Category Archives: Growing

“…ideas are to be found in the same way that you find wild mushrooms in the forest, by just looking…

…you can’t just come upon them directly, they come to you as things hidden.”

John Cage

Little known fact; legendary composer of experimental sounds, John Cage, was an ardent mushroom hunter. Which begs the question: how did his love of mushrooms, their unpredictable rhizomic structures, affect his art?

Through his art, Cage forced listeners to attend to the sounds around them, composed and incidental, a skill enriched by  mushroom hunting he believed . In one of the sections of his work, Indeterminacy (#113), he seems to make explicit this bond:

Music        and        mushrooms:
two        words        next        to        one
another        in        many        dictionaries.
Where        did
he        write        The        Three-Penny        Opera?
Now        he’s
buried        below        the        grass        at        the
foot        of        High        Tor.
Once        the        season
changes        from        summer        to        fall,
given        sufficient
rain,                                                    or        just
the        mysterious        dampness        that’s        in
the        earth,
mushrooms        grow        there,
carrying        on,
I        am        sure,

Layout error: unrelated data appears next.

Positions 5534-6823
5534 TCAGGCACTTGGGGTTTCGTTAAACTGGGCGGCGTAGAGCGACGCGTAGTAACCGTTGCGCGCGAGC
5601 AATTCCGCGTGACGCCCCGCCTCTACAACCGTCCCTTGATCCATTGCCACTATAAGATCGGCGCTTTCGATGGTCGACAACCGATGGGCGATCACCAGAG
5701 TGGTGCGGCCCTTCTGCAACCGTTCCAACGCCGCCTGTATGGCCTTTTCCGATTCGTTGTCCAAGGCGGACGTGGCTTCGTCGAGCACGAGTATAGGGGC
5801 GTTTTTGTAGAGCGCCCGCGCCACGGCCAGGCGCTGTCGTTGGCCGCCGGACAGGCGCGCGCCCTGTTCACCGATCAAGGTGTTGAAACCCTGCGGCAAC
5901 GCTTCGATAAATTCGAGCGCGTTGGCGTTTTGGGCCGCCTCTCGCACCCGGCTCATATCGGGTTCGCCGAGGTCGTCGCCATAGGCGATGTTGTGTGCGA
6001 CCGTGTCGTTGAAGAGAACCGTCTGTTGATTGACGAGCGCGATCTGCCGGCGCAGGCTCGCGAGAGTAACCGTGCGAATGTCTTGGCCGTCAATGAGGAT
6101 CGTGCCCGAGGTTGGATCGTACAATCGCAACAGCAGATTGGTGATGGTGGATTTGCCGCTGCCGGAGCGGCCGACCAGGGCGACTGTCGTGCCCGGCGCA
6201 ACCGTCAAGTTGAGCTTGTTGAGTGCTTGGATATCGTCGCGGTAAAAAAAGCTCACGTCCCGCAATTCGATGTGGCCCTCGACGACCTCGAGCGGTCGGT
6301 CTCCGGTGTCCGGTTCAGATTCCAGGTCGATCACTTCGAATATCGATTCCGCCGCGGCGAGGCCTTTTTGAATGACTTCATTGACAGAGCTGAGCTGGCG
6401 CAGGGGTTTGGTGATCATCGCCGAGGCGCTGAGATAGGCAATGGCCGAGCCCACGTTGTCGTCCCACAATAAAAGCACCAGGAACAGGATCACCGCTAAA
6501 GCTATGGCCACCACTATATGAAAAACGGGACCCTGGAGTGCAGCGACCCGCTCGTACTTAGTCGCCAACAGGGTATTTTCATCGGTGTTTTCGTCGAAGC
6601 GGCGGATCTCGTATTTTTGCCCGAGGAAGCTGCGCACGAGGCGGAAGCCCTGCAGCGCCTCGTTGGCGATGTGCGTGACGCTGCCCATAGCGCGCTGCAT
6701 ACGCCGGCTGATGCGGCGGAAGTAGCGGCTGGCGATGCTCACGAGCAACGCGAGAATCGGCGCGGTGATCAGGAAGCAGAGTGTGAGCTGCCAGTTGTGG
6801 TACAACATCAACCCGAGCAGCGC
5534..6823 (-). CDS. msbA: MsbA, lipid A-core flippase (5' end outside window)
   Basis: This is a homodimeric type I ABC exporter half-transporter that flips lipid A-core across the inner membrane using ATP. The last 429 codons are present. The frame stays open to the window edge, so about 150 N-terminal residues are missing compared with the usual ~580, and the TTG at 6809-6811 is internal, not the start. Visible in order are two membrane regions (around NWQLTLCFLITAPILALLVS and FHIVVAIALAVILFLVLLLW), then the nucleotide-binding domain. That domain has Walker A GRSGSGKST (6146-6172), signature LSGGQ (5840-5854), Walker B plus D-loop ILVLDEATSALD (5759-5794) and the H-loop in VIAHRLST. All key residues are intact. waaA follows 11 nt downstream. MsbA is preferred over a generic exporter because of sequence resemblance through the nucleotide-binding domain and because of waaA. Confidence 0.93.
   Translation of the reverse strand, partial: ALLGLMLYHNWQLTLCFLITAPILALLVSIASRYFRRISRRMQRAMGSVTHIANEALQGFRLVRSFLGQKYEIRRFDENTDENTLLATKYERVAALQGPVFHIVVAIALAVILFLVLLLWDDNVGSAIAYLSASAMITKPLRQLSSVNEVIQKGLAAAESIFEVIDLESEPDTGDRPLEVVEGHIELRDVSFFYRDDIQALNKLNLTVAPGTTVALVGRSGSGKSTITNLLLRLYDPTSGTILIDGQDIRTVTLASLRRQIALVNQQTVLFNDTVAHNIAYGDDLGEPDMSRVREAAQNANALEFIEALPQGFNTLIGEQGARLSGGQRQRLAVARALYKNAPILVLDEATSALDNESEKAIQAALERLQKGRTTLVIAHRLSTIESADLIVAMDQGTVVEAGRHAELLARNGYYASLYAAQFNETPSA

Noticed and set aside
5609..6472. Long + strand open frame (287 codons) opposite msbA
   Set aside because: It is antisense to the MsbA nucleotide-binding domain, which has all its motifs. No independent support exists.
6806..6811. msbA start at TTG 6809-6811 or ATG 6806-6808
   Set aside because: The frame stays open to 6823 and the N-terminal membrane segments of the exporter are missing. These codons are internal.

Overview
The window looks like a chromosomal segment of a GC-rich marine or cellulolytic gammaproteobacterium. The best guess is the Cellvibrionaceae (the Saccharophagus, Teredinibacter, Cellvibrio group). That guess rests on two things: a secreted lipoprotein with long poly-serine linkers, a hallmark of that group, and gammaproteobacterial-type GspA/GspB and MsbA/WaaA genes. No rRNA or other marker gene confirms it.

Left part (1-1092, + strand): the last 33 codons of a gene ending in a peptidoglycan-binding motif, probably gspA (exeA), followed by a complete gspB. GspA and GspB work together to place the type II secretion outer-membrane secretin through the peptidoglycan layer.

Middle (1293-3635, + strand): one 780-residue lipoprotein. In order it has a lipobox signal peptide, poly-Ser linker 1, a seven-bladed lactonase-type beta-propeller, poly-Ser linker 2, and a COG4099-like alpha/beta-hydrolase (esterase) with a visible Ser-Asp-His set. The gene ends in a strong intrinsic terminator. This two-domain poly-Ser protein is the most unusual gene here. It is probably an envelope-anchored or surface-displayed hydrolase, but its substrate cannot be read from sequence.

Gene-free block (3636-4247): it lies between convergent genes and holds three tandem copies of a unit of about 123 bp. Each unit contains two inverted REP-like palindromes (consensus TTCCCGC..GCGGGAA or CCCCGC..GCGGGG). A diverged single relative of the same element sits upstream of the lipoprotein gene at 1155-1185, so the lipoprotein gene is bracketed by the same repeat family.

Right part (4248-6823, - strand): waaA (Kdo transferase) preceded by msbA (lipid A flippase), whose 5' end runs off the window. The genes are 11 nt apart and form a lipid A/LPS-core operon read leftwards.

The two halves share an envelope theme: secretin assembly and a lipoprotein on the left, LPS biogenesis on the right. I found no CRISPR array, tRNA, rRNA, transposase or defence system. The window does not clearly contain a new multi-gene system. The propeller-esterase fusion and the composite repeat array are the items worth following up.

his        business        of        working        with
That        we
have         no         ears         to         hear         the
music         the         spores         shot         off
from         basidia         make         obliges         us
to         busy         ourselves         microphonically.

Cage explained how this passionate relationship started;

 “During the Depression, in California, I had no money. I was living in Carmel and around my shack grew mushrooms, I decided they were edible and lived on them.”

An amateur mycologist, Cage taught a class on mushroom identification at the New School for Social Research, he revived the New York Mycological Society in 1962, and his extensive fungi collection, is now housed at the University of California, Santa Cruz. In assembling his co-authored book, The Mushroom book, Cage left the visual presentations of his writings to the Chinese I Ching system of chance, a common method of decision making when creating his art to foregrounding indeterminacy.

John Cage, The Mushroom Book
John Cage, “Mushroom Book, Plate X” (1972), lithograph, 22 1/2 x 15 inches each, Edition 51/75 (© John Cage Trust at Bard College)